Headstart editions. Many of you start working with your tax return well before the end of the year. By putting an estimated amounts and working changes in your tax solution before year-end. Tax developers offer Headstart or EarlyBird editions of their programs in late October. The features of these early versions of the programs are essentially complete, but the programs lack the final approved forms and changes in the law that may transpire before final IRS forms and regulations are issued in early January. Buy the Headstart edition and register it, and the final version comes to you (at no extra cost in most cases).
The realities of magazine publishing require me to write this article several months before you read it. In order to give you information on these programs early in the tax season, I must work with advance information rather than actual working copies of the software, which won't be able (to anyone) until at least early January. These reviews are based on the 1992 programs and interviews with the developers about their plans for their 1993 editions. At the time of the interviews, program features were set, but programming was not complete. Be aware that I can't guarantee that everything will work exactly as described to me.
TurboTax. TurboTax, the first successful consumer tax preparation program, is still the best-selling one. Over the years, it has developed into an extremely strong program with all of the features mentioned above. Its roots are still in the form-based approach to tax preparation, so it's easy to drop out of its interview and work with the actual forms.
TurboTax offers the EasyStep System, which walks you through the entire tax preparation process in six steps. At no point in the process are you left wondering what to do next. Even a tax and computer novice will have little trouble with TurboTax; it's holding your hand and gently leading you every step of the way.
New this year is as a completely automated import from Quicken; previously, you ran Quicken to create an export file and then read that into TurboTax. This year, the tax program goes directly into basic Quicken data, bypassing the export stage.
The overall look of TurboTax, both in Windows and DOS, has improved. The DOS version looks a lot like the Windows one but works well by keyboard. The Windows version sports new icons with text labels and pictures so no one can misunderstand their purpose, a small but surprisingly significant improvement.
A new set of automatically generated tax graphs shows analysis of income, deductions, and types of taxes paid. I'm not sure how useful these are, but they certainly provide a colorful show.
ChipSoft developers enhanced the final review by adding Deduction Finder, an intelligent function that searches for any deductions you might have missed.
To encourage electronic filing, TurboTax this year comes with modem software built in, so the tax software can take over the whole process of filing. All you need to supply is the modem.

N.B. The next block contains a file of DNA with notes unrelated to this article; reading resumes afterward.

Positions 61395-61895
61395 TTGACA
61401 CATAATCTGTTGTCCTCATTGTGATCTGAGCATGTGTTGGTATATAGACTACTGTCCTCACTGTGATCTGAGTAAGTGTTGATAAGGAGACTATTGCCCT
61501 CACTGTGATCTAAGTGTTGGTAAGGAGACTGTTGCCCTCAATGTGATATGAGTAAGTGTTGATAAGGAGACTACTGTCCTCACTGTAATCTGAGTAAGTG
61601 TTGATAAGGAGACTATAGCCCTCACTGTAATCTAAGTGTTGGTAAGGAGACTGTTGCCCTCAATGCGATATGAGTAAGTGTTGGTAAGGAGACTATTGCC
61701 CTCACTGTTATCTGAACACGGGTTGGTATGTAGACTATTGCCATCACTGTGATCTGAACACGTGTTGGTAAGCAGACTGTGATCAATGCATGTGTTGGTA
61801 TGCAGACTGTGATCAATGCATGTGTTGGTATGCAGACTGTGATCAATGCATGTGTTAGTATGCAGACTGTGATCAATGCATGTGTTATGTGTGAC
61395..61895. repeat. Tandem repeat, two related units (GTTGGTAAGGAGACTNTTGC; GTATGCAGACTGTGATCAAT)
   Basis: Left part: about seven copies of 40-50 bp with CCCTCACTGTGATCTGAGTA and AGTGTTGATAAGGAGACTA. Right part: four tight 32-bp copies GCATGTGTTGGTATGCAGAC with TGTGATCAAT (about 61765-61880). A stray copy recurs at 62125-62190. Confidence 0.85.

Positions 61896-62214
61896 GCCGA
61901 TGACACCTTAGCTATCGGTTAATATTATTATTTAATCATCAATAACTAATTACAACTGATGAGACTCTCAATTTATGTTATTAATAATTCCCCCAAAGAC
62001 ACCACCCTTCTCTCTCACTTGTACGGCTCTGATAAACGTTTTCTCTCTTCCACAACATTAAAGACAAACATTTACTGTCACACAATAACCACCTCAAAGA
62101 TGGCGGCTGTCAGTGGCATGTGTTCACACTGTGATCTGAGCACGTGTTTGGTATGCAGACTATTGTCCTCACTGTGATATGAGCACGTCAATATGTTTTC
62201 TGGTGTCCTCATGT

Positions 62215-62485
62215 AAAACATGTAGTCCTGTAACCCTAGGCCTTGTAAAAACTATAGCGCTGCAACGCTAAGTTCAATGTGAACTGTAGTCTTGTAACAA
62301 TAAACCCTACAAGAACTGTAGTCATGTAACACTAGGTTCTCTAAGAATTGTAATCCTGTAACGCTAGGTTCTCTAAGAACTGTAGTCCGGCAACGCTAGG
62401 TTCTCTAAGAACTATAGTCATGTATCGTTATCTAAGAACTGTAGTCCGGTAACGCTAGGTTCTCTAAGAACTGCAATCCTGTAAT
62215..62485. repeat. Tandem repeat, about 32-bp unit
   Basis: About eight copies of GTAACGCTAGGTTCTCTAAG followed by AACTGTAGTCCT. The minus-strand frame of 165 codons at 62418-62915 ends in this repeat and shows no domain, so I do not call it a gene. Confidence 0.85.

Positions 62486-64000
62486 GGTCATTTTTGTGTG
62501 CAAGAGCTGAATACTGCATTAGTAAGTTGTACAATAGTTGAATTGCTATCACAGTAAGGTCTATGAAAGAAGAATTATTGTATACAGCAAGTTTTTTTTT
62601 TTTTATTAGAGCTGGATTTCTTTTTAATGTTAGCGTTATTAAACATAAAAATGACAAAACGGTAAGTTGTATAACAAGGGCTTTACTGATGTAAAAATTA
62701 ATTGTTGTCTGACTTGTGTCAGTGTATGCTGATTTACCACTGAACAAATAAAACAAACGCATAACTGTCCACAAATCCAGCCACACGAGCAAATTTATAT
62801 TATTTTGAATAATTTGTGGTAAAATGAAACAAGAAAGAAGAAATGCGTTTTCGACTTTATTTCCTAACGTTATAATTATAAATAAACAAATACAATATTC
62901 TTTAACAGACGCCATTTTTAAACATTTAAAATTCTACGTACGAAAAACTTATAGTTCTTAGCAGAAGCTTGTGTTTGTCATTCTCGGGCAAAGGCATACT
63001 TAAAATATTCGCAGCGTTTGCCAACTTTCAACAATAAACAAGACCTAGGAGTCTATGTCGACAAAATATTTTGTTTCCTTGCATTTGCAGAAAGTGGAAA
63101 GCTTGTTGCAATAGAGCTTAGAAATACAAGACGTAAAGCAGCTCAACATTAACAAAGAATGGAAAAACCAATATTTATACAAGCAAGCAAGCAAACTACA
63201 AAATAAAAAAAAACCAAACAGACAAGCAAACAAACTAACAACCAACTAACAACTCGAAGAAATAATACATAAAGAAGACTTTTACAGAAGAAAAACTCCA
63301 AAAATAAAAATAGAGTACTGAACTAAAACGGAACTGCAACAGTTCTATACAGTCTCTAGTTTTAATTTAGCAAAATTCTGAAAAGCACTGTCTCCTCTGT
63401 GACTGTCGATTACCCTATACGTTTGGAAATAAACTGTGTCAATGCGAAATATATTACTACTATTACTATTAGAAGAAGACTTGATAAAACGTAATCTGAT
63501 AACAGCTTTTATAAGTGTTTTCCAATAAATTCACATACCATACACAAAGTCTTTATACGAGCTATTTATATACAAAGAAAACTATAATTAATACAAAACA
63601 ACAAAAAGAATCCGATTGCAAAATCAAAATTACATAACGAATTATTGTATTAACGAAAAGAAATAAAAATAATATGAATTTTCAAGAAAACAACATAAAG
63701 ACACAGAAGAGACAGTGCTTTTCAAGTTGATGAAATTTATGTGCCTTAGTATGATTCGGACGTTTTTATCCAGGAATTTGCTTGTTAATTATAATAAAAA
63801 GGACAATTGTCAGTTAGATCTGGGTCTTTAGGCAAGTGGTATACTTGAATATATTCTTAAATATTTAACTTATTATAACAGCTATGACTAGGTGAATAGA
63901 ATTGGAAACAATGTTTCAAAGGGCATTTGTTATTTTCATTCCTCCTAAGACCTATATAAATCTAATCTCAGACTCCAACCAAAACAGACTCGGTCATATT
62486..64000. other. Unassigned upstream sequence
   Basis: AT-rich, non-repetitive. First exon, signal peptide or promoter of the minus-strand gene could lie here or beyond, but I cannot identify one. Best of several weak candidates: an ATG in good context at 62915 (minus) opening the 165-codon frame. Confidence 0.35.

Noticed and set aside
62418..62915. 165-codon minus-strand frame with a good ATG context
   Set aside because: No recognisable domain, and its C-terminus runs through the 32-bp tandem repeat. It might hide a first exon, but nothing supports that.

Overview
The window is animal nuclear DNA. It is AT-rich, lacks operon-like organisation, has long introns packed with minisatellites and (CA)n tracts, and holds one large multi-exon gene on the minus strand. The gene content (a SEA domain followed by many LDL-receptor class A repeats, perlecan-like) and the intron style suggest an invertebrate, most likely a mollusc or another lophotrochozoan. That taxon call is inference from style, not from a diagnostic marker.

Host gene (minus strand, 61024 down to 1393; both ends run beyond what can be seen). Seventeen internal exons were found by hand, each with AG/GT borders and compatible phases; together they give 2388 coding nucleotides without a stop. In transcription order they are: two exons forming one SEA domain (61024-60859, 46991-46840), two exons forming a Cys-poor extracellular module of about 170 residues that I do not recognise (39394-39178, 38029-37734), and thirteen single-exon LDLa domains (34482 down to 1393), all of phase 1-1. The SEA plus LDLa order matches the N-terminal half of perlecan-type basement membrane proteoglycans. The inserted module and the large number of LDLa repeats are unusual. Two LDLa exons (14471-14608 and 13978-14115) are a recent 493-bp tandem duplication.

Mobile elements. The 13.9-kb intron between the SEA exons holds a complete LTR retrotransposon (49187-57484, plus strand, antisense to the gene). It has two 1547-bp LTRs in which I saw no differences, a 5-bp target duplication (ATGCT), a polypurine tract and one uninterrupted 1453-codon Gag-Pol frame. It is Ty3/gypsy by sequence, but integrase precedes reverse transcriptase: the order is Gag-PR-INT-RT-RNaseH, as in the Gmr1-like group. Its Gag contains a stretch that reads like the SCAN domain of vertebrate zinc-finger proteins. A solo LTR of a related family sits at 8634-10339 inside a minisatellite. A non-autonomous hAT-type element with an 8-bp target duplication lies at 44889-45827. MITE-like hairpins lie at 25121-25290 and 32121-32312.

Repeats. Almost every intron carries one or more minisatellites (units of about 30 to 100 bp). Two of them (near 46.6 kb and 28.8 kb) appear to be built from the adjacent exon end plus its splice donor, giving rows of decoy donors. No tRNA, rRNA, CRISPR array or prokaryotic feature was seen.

ChipSoft has beefed up its telephone support with the opening of a new state-of-the-art, 300-person Call Center in Tucson last October. There's fax-back support, taped voice messages for the most common questions, and immediate access to a live human technician when needed.
TurboTax has programs for all states that require tax returns, which can make it the program of choice for those living in less populous states.
With the emphasis on simplifying, clarifying, and streamlining the program this year, TurboTax reaches new heights. It's a great program for everyone from complete tax novices to professionals.
Andrew Tobias' TaxCut 1993.
TaxCut, in both the DOS and Windows versions, excels in the art of the interview. From the opening screen through printing the return, TaxCut guides you gently along the way, asking intelligent questions, defining terms in the questions, and offering salient advice.
The interview backbone of TaxCut is superb. Like other Andrew Tobias products, TaxCut talks to you in a down-to-earth way, often using mild humor to ease the pain. The program feels like working with a kindly uncle--one with a law degree from Harvard--at your side.
Questions appear at the top of the screen with explanatory text at the bottom of the screen. Difficult terms are highlighted in the questions and defined in the text. Some questions require lengthy explanations because of the convoluted way or tax law works.
The program uses artificial intelligence to streamline the interview. It evaluates every item of information it receives from you to determine which questions it needs to ask. It also audits the return item by item as you go, rather than waiting for you to run an audit routine at the end of the process.
This year, the interview is controlled by the Navigator, which graphically tracks your progress through the tax return and allows you to quickly jump back and forth in the interview or the forms.
The new Instant Update feature shows your last year's data in one window with blanks for this year's data in another window. You can mark those items which haven't changed for direct update to the current year's return.
A similar new feature, the Keyed-Entry Quick View, shows an onscreen list of all data you've keyed in so far, allowing quick proofreading and correction. Any changes here, of course, ripple through the entire return, making all necessary changes in all forms.
For those filing electronically, TaxCut also includes the complete telecommunications software needed to file the return. If you have a modem, the software handles the rest of the process.
TaxCut rivals TurboTax for the topdog position. Picking between them is really a matter of personal style.
Kiplinger TaxCut 1993. Having sung the praises of Andrew Tobias' TaxCut, I need to up the ante for this Kiplinger version of TaxCut. It's the same TaxCut program with extra value added by the Kiplinger people. Kiplinger, the highly respected personal finance publisher, adds help and advice screens with more information, additional tips, and deeper discussions of important tax issues.
New this year is a tight integration with the new Windows personal finance program, Kiplinger's CA-Simply Money. You also get a copy of Kiplinger's Sure Ways to Cut Your Taxes, a 470-page book, revised for 1993. This version of TaxCut is not sold in stores; you must call the 800 number to order it directly from Kiplinger.